THE STORM RIDERS
The Storm Riders emerges as some epic of the genre. The plot is based on a Japanese manga and comes in at a mammoth 127 minutes (which may not be an extravagant length for a film but is marathon length when one considers the pace at which Hong Kong fantasy/action moves). With the scant attention usually paid to plot by these films, the sweeping canvas that The Storm Riders draws itself across immediately raises the level of expectation. Even condensed from the original multi-story epic, the Hong Kong comic-book Fung Wan (1989 ), which was published in twelve volumes in English translation, The Storm Riders contains enough plot to fuel another entire trilogy of Star Wars films for George Lucas. In all regards, The Storm Riders tries to be epic it has a budget far greater than most Wu Xia films, allowing the construction of huge-scale indoor and outdoor sets and entire villages and cities.
The Storm Riders also marks a point where Hong Kong cinema appeared to discover digital effects. Unlike many Western digital effects films where the effects are the end in themselves, here they are merely the tool for the furtherance of the otherwise dramatically intense action (notably an excellent battle with a fire dragon or a sequence where the camera conducts breathtaking sweeps around sword combatants on the head of a giant Buddha statue). There is all the usual enthralling fantastique stuntwork and fight sequences power blasts, flying sword combat, swordfights with bamboo stalks, a climactic fight with one warrior dancing across the heads of a roomful of people frozen in position and characters sweeping aside hundreds of arrows fired at them with one hand.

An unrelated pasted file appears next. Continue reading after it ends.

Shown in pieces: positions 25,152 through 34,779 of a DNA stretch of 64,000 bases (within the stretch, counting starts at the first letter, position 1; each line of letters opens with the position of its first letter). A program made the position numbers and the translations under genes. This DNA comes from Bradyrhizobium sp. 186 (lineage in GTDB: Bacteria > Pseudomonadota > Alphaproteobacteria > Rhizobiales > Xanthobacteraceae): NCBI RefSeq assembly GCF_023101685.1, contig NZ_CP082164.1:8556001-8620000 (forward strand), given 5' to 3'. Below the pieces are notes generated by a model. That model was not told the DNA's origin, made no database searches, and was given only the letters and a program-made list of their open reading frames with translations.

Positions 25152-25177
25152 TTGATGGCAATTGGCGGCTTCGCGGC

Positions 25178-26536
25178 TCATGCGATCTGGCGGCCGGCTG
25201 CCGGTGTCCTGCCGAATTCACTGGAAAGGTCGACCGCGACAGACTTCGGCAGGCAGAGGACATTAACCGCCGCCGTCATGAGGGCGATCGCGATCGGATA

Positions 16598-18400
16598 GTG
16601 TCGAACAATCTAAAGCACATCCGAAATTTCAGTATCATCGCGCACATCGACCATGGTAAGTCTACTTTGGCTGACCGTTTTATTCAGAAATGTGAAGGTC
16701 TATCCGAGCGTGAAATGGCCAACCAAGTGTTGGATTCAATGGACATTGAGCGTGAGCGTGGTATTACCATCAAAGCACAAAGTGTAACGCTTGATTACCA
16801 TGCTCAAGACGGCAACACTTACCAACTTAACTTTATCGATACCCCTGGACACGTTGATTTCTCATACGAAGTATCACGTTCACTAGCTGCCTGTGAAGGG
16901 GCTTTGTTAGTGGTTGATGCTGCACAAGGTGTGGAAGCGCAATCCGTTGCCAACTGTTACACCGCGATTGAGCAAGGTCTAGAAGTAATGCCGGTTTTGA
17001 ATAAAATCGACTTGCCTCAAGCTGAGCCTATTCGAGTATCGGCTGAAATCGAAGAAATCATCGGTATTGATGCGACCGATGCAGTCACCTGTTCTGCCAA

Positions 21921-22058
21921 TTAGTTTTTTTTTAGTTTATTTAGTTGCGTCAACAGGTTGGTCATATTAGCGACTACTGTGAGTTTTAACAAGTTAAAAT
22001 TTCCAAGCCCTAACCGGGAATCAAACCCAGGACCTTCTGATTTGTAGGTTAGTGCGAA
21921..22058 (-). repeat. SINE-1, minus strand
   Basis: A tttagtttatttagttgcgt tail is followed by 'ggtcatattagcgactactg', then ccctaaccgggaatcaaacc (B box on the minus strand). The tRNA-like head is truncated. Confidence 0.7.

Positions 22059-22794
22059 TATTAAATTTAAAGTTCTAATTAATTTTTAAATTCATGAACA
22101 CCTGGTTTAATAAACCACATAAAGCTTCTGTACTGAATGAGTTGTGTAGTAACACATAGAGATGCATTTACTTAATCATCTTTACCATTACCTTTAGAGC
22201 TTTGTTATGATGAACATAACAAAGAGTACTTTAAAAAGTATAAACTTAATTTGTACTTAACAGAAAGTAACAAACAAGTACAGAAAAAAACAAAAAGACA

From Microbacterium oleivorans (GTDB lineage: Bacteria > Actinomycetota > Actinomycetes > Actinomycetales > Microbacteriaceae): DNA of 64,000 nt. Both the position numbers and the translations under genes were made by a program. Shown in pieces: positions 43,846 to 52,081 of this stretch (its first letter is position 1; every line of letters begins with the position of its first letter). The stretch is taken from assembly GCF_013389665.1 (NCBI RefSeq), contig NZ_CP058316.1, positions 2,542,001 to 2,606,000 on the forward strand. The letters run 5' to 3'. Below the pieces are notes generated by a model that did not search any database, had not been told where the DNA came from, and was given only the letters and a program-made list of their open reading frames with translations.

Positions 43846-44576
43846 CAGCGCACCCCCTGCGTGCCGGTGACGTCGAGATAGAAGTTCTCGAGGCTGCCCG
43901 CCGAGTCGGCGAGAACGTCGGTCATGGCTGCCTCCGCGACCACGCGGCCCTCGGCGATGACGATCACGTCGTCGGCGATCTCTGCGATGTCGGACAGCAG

The Storm Riders also imports classical Japanese actor Sonny Chiba who gives a grandly theatrical performance as the lead villain. As Wind, Ekin Chang seems far too baby-faced and bland to be the superhero the film requires but Aaron Kwok, with blue-dyed black hair, plays to all the wonderfully pouty, brooding postures of the adolescent manga hero, which director Andrew Lau is more than happy to accommodate, posing him atop rooftops outlined against coloured storm clouds and the like.
Storm Warriors (2009) was a sequel made by the Pang Brothers, featuring return performances from Aaron Kwok and Ekin Cheng. The same comic-book had earlier been adapted to the screen as the tv series The Storm Riders (1988-90).
Andrew Laus other genre films include Ultimate Vampire (1991), the ghost story Ghost Lantern/Skinned Girl (1992), the Wu Xia A Man Called Hero (1999) and The Duel (2000), the superhero film The Avenging Fist/Legend of Tekken (2001), the alien invasion film The Wesleys Mysterious File (2002), the supernatural comedy Women from Mars (2002), the horror film The Park (2003) and the martial arts superhero film Legend of the Fist (2010). Laus greatest success however was the crime thriller Infernal Affairs (2002) and sequels.
Trailer here (no English subs):-
Full film available online here:-